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iPhone Application Key Leaked

kdawson posted more than 6 years ago | from the sign-early-and-often dept.

Cellphones 247

HighWizard writes with word from Engadget that the iPhone SDK Key has been leaked early. "We're not exactly sure how this all went down, but we trust Erica Sadun over at TUAW when she says that it appears that the iPhone's SDK key — which will probably be required by all 'official' third-party apps — has been leaked. Two different sites currently have the key posted, but it's all just for show until next month, when the SDK hits for real — and the code is undoubtedly changed."

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247 comments

Bummer :-( (4, Insightful)

Whiney Mac Fanboy (963289) | more than 6 years ago | (#22217584)

If you find something like this, you sit on it until after release. Now, Apple will probably update the release version of the SDK with a tighter authorisation system.

Regardless, it's fruitless for Apple to try & stop free third party apps. If enough people are interested, there will always be someone able & willing to crack Apple's DRM.

Oh, and here's a special message for any Apple Fanboi's in the house [188458a6d1...d43774.com] . (not my site)

Re:Bummer :-( (5, Funny)

SpeedyDX (1014595) | more than 6 years ago | (#22217636)

Regardless, it's fruitless for Apple to try & stop free third party apps.
Yeah, the core of the problem is locking-in the SDK in the first place. They should adopt a less rotten attitude and just open it up for any developer to contribute free apps to the platform.

OK, I'm done. Ready to take the karma beating.

Re:Bummer :-( (4, Funny)

fangorious (1024903) | more than 6 years ago | (#22217664)

can you try to pear down the puns?

Re:Bummer :-( (-1, Offtopic)

Anonymous Coward | more than 6 years ago | (#22217732)

Mod parent down for bad puns.

Re:Bummer :-( (5, Insightful)

DeepZenPill (585656) | more than 6 years ago | (#22218124)

They're only sewing the seeds of their own destruction by introducing more restrictions to developers.

Re:Bummer :-( (4, Interesting)

webmaster404 (1148909) | more than 6 years ago | (#22217638)

Exactly, just look at game consoles. Just a few days ago they managed to find a way to run homebrew code on the Wii without a modchip. All DRM is quickly broken if there is enough interest. I still don't get why they do it, if I get a computer, I should be able to run whatever program I want on it, change the OS, overclock it ETC.

Re:Bummer :-( (3, Insightful)

Jeff DeMaagd (2015) | more than 6 years ago | (#22217980)

Game consoles aren't sold as general purpose computers. The hardware is purely a means to an end, what they're really trying to sell is the games. With the Wii, they're still hard enough to get in many places, I don't think they want to sell them to people that aren't going to be buying the games. With the other two consoles, they're sold at a loss with the intent that it will be made up for in licence fees, so it's not necessarily in their best interest to let you do just anything with them.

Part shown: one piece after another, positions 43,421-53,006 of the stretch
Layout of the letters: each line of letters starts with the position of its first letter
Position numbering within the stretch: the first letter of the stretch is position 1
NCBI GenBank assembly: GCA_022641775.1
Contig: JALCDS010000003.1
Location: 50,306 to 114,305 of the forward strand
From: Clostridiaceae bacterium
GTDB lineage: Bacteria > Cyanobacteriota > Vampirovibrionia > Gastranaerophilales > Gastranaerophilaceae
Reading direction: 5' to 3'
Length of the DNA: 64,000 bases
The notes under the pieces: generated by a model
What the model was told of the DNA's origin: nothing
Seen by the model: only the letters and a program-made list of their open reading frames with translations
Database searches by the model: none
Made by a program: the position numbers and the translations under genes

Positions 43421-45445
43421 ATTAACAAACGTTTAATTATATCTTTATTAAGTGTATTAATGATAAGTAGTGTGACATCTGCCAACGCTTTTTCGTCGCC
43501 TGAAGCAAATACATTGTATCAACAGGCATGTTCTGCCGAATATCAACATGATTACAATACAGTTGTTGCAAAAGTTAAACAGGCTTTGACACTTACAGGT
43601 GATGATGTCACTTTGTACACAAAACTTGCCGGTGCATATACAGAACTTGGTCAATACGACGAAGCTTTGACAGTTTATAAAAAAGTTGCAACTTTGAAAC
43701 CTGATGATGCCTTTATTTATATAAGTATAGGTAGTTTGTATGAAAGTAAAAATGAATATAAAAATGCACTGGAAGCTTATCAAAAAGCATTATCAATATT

Re:Bummer :-( (1)

dissy (172727) | more than 6 years ago | (#22218268)

Why is that my problem?
Sounds to me like they fucked up in pricing on the console, as well as the games.

But who the hell are you and me to tell large companys how to do their thing?

They wanna sell it for $400? Ok, ill buy it for that. Now quitchurbitchin bout what i do with my own property, plzktnx.

Re:Bummer :-( (1, Insightful)

Anonymous Coward | more than 6 years ago | (#22218428)

I think you're arguing with something that he didn't say.

Bummer :-(-The "ME" SDK. (-1)

Anonymous Coward | more than 6 years ago | (#22218630)

"Why is that my problem?"

I know the whole "The world revolves around me" is big around here but cheating in multiplayer and MMORGS are good reasons to "tell you what to do with your 'property'".

Re:Bummer :-(-The "ME" SDK. (-1)

Anonymous Coward | more than 6 years ago | (#22218730)

If you are going to spend all that time and effort, possibly bricking your $400 console, just to fucking cheat in a game... you have failed at life.

Re:Bummer :-( (2, Interesting)

Anonymous Coward | more than 6 years ago | (#22218180)

Just a few days ago they managed to find a way to run homebrew code on the Wii without a modchip. All DRM is quickly broken if there is enough interest.
You must have a different definition of "quickly" than me. The Wii has been out for well over a year.

Re:Bummer :-( (2, Insightful)

enoz (1181117) | more than 6 years ago | (#22218258)

if I get a computer, I should be able to run whatever program I want on it, change the OS, overclock it ETC.
You mean like you can do with your cellphone, GPS, microwave, digital watch, and PlayStation 1?